Same old disconnected from reality quotes, too: “The momentum of advertising in mobile, digital video, and other innovative formats is undeniable,” said David Doty, EVP and CMO, IAB, in a prepared statement. “These record setting third quarter revenue figures reflect marketers’ trust in the Internet’s power to connect with today’s audiences."
Here is a quote for you, David. It’s from my father-in-law, a 77-year-old immigrant from Hungary blessed with both brilliance and a constant thirst for knowledge.
Sitting quietly at his kitchen table in Cincinnati during our holiday visit, he was surfing the Web as he often does to quench his thirst, when a video ad started blaring out of his speakers. He looked up at me and said in his unmistakable Hungarian accent, “Why da heck does it do that and the other nonsense too, when I am trying to read?”
His question was in earnest. He really wanted to understand how displaying these types of ads that so obviously annoy site visitors, was actually a strategy.
I didn’t offer up much in the way of an explanation. Instead, I downloaded Adblock Plus onto his computer.
He looked at me, smiled and said, “Really, no more of doze ads -- no kidding?”
Is that the connection you are referring to, David, when you point out Internet advertising’s “power to connect with today’s audiences”?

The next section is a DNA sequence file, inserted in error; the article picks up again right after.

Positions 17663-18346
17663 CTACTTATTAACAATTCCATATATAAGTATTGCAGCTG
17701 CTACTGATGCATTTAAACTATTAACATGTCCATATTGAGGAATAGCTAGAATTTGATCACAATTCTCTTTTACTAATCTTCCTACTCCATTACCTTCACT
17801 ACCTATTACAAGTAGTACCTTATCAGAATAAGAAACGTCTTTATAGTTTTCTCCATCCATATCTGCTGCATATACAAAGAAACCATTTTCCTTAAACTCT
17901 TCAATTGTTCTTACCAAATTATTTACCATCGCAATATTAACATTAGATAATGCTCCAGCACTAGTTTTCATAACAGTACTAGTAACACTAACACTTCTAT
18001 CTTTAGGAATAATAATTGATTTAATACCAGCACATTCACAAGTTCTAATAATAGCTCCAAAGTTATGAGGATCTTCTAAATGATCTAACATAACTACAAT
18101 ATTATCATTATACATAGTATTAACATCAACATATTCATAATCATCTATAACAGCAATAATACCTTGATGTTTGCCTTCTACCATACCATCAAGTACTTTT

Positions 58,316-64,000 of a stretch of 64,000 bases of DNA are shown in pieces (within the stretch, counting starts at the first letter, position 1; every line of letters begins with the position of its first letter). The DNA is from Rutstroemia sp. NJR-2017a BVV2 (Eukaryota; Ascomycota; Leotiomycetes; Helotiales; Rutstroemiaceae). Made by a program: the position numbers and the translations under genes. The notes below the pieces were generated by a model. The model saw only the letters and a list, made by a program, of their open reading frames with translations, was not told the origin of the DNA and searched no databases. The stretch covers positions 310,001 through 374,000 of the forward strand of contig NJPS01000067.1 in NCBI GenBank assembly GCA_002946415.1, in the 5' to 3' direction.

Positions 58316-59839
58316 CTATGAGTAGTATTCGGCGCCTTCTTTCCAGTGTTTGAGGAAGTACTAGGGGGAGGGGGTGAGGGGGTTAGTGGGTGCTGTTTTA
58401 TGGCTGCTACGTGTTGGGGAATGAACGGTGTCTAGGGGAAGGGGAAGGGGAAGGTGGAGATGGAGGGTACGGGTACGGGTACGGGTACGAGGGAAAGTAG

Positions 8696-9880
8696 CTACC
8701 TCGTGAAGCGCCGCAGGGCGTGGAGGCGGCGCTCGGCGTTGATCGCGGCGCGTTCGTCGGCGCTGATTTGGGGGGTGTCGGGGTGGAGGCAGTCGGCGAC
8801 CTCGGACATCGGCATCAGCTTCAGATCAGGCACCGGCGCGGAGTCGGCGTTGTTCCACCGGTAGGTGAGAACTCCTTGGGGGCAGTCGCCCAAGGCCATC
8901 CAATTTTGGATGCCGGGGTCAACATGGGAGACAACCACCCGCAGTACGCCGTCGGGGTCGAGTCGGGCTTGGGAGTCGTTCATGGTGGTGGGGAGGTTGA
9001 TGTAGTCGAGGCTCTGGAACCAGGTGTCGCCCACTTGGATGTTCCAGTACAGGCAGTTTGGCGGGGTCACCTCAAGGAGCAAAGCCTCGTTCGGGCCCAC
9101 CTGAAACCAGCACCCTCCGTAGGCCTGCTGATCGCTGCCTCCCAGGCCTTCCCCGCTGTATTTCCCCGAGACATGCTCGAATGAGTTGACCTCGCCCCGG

As for this reported soaring $18 billion Q3 number, the wind beneath its wings is search, which we know will likely account for 50% of this total (display and mobile combined) when the detailed report is released.
Nothing the IAB has ever published in the way of guidelines, best practices and standards has had anything to do with search advertising. Search isn’t even a subject choice on the IAB Web site drop-down menus. Nevertheless, the IAB uses search revenue to pad its industry stats like a quarterback who throws for 400 yards in a loss.
We also know, based on previous detailed reports, the Top 10 ad sales companies will likely take 75% of this soaring $18 billion. Which means Google and Facebook, along with eight other social and/or portal-like platforms breathing in their fumes, will combine to take $13.5 billion.
Then the 11th through 25th-ranked publishers will grab 9%, or $1.6 billion of this $18 billion. That leaves $2.9 billion ad dollars left for 99% of the publishers in the industry the IAB is meant to serve.